Sisters in the East

The Eastern Front

Many large decisive battles of the Civil War were fought from Pennsylvania to Georgia. A concentration in Virginia and Maryland near the capitals of Richmond and Washington resulted in thousands of wounded from each engagement.

Sisters of Mercy of Baltimore

Douglas Military Hospital, Washington, D.C.

Sisters of Mercy arrived in Baltimore from Pittsburgh in 1855. Shortly after, they took over operation of Washington Infirmary. When the Civil War began in 1861, Mother Mary Alphonsus Atkinson offered the Infirmary to the government. When it burned down in November of that year, three senators’ residences were taken over by the government and converted into the Douglas Military Hospital.

The sisters were asked by the War Department to take charge of the hospital on December 23, 1861. Sister Mary Colette O’Connor, former superior of the Infirmary, was named superintendent. She was known as a woman who possessed remarkable executive ability and a tender heart. Highly regarded by the military surgeons, Mother O’Connor’s judgments and wishes were carried out throughout the hospital. Unfortunately her health was weakened by the grueling work, and she died July 16, 1864.

Sisters of Mercy of Pittsburgh

Stanton Military Hospital, Washington, D.C.

In the fall of 1862, Secretary of War Edwin Stanton asked the Pittsburgh Sisters of Mercy to take charge of the Stanton Military Hospital near the Douglas Military Hospital in Washington, D.C. Along with seven sisters, Sister Mary Borgia Doherty began treating newly arrived sick and wounded on November 26, 1862. Causalities poured in and nine additional sisters, trained at the Pittsburgh Mercy Hospital, later joined the staff.

After the Battle of Fredericksburg in December 1862, over 500 wounded from both armies lay side by side in the hospital wards. Furthermore, the cold winter months took its toll. In 1864 and 1865, more sick and wounded men arrived wearing worn-out clothing and shoes. Some were so famished and weary that they died soon after arrival.

Fresh food for suffering patients was difficult to come by. Sister Otillia Duche, hospital dietician, was known for her dogged determination in procuring healthy nourishment for her patients. Tradition says that one day a frustrated Sister Otillia set out in a carriage to obtain proper dietary fare for the hospital. Several days later a note arrived:

“To all whom it may concern:

On application of the sisters of Mercy in charge of the Military Hospital in Washington, furnish such provisions as they desire to purchase and charge to the War Department.

       Abraham Lincoln”

Pittsburgh Mercy Hospital

In April 1862 Pittsburgh Mercy Hospital was one institution prepared to take 240 wounded men from the battle of Shiloh. The wounded where transported north on vessels named the Hailman and the Maringo and deposited along the river. Several soliders arrived at the hospital to be cared for by the Sisters.

West Pennsylvania Hospital

Sisters of Mercy began service at the West Pennsylvania Hospital early in 1863. The hospital was used primarily for convalescent sick and disabled Pennsylvania soldiers transported from battlefield hospitals. When every available spot in the hospital was occupied, a “City of Tents” was erected on the hillsides to serve as extra wards for the patients. Nine sisters brought orderliness, cleanliness and attention to the sick and wounded soldiers. They distributed medicines, supplies and reading material. The sisters remained on duty until all patients were discharged in May 1865.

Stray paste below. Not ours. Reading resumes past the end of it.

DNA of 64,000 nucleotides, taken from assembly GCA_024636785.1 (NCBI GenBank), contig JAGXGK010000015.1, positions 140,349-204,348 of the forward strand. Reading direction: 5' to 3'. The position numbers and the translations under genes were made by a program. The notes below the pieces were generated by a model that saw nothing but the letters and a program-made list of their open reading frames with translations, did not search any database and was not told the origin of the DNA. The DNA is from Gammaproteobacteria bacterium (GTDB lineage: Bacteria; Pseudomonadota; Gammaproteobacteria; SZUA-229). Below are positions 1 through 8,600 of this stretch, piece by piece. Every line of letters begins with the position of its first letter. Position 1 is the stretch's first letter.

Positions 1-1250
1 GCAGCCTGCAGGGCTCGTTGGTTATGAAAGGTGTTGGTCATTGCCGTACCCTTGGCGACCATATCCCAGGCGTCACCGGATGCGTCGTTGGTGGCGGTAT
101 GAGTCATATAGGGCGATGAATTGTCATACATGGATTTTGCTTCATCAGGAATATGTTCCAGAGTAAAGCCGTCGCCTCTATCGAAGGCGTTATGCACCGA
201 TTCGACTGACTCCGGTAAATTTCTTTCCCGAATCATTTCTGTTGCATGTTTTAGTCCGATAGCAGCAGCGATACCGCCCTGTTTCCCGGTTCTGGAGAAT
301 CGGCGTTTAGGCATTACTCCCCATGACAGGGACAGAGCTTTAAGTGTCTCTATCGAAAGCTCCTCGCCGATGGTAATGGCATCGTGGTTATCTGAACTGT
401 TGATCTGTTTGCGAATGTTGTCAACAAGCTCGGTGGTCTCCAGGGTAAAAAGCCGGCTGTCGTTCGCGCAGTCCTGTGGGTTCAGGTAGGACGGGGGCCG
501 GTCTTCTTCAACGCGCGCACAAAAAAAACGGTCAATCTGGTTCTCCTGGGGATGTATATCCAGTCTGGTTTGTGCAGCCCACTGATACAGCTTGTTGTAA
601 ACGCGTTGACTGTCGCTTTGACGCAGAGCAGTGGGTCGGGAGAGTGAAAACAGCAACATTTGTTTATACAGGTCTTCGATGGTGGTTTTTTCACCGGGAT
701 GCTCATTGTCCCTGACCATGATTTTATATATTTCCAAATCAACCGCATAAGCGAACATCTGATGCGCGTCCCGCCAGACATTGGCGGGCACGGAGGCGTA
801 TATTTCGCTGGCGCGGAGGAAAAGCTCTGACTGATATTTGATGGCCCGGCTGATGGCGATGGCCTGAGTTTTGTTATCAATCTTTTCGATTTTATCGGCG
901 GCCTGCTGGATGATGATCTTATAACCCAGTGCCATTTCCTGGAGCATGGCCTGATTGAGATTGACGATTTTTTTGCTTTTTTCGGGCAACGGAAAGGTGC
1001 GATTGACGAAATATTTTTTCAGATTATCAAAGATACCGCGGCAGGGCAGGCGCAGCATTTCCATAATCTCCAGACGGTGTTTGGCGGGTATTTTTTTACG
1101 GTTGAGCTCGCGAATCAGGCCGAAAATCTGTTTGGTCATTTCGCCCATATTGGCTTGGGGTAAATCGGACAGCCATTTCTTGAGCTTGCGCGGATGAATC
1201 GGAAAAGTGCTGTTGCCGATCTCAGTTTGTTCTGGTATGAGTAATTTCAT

Sisters of Mercy of New York

Hammond Hospital, Beaufort / Stanley, New Bern, North Carolina

In June 1862, Sisters of Mercy from New York accepted Secretary of War Edwin Stanton’s request to take charge of the military hospital in Beaufort, North Carolina. The building was a former hotel which had been occupied by Confederate troops, ransacked by Union troops, and then turned into a hospital for soldiers wounded in the skirmish. Two months after accepting the request, the sisters arrived in a heavy rainstorm dressed in black. They found the patients suffering from neglect, poor food and medical care, little furnishings, and no light after dark. Dried blood and filth were everywhere. Unfamiliar with sisters, the patients at first thought they were widows looking for their dead husbands.

Mother Mary Madeline Tobin sent a list of needed supplies to General Foster, despite the fact that previous requests had gone unfulfilled. In time, a steamer arrived with dressing gowns, washtubs, brooms, scrubbing brushes, lamps, kerosene, dishes, soaps, and medical supplies. Order was established from the chaos as the sisters took over household affairs and caring for the sick and wounded.

When high tides swept through the Hammond Hospital, General Foster ordered patients to be moved to a hospital located at the Stanley House in New Bern. After Foster’s attack during the Battle of Goldbourgh’s Bridge in December 1862, the new hospital received the wounded:

“…they presented a most fearful spectacle…There were broken legs, broken arms and one unhappy victim had both hands shot off…Our first task was to feed these wretched sufferers, for it was 8 days after the Battle when they got to the Hospital and all that time they had very little care bestowed on them. After this, the difficult and distressing duty of cleansing their wounds was undertaken and left entirely to the Sisters.” (Annals, Sisters of Mercy of New York Collection)

Several digitized archival artifacts from the Mercy Heritage Center are located below.




| Illustration, The First Mercy Hospital | Photograph, Douglas Hospital | Photograph, Sister M. Joseph |